The U.S. Supreme Court has long held that when police execute a search warrant, they may detain anyone found on the premises while the search is conducted. The Fourth Amendment generally requires police to strongly suspect an individual has committed a crime before the person can be detained.
However, in Michigan v. Summers, 452 U.S. 692 (1981)the court ruled police could detain people without suspicion during a search to keep them from doing harm to officers, keep them from fleeing and allowing them to permit entry without damage to property.
This week the high court ruled in Bailey v. U.S., 11-770 that police may not detain someone who is away from their home while a search of their home is being conducted.
According to NPR, the case stemmed from an informant's tip telling police about a handgun and drugs in a basement apartment on Long Island. As one group of policemen was preparing to execute a search warrant, other officers conducting surveillance outside the residence saw two men leave.
They followed the men for about a mile and then pulled them over, searched them, found no drugs or weapons, but did find keys to the apartment. The officers then handcuffed the men and brought them back to the apartment. One of the men, Chunon Bailey, was then convicted, using, among other things, statements he made at the time he was stopped by police, and the keys, as evidence showing that he lived at the apartment.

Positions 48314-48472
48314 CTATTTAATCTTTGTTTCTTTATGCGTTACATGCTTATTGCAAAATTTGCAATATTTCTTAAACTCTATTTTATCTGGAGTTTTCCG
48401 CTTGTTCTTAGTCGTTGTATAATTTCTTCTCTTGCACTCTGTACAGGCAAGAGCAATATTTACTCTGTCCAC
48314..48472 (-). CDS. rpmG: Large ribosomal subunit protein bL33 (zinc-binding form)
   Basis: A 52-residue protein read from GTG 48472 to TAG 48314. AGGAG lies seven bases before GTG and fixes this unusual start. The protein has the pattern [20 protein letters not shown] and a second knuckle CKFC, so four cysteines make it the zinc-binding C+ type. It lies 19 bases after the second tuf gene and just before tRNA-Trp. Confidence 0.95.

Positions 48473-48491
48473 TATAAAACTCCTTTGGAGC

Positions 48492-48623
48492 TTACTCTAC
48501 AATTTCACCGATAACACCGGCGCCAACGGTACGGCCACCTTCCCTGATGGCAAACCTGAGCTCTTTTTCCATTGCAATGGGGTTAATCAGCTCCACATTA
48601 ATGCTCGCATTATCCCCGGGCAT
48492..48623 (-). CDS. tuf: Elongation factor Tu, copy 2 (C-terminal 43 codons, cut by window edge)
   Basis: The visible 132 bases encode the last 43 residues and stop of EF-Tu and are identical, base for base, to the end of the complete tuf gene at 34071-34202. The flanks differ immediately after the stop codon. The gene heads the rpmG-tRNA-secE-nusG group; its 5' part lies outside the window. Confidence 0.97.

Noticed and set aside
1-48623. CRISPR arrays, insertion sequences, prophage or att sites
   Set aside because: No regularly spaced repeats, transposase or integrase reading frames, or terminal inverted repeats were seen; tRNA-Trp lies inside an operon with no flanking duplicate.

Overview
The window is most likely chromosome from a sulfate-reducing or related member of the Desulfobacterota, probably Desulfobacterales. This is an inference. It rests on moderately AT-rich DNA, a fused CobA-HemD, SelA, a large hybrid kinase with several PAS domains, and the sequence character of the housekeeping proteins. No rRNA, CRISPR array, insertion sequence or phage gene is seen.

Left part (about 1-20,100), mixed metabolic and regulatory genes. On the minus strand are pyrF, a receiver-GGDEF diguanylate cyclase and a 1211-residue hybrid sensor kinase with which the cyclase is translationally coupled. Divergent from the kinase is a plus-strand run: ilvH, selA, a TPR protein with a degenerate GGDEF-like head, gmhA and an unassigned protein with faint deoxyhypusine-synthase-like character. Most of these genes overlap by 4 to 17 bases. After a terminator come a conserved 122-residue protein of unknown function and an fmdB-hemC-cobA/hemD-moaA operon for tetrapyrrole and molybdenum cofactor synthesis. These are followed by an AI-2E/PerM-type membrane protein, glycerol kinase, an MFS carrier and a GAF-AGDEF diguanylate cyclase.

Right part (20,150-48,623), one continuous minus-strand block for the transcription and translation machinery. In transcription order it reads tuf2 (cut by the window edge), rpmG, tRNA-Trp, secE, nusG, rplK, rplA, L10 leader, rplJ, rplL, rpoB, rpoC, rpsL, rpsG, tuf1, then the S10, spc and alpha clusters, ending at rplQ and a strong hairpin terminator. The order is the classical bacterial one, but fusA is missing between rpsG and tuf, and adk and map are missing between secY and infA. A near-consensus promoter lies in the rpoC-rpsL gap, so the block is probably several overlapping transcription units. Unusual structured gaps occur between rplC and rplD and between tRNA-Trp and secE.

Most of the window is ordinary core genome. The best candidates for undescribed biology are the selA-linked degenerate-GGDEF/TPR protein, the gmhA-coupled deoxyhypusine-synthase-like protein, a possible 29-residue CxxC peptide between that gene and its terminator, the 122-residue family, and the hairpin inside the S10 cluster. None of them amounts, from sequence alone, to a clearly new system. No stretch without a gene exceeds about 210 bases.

A federal appeals court upheld the detention, but the Supreme Court ruled it was illegal, and sent the case back to the lower courts, casting doubt on whether the conviction will survive.
Writing for the six-justice majority, Justice Anthony Kennedy said none of the concerns present in the Summers case justified Bailey's detention. "The categorical authority to detain incident to the execution of a search warrant must be limited to the immediate vicinity of the premises to be searched," he said. To do otherwise gives the police too much discretion, Kennedy said, according to the Associated Press.
The court said that once an occupant has left the "immediate vicinity" of the premises, he cannot be detained unless police have probable cause for an arrest, or possibly, reasonable suspicion that would justify a quick stop and questioning of the individual, reported NPR.
To read more: http://www.npr.org/2013/02/19/172431555/latest-supreme-court-decisions-give-police-one-victory-one-loss
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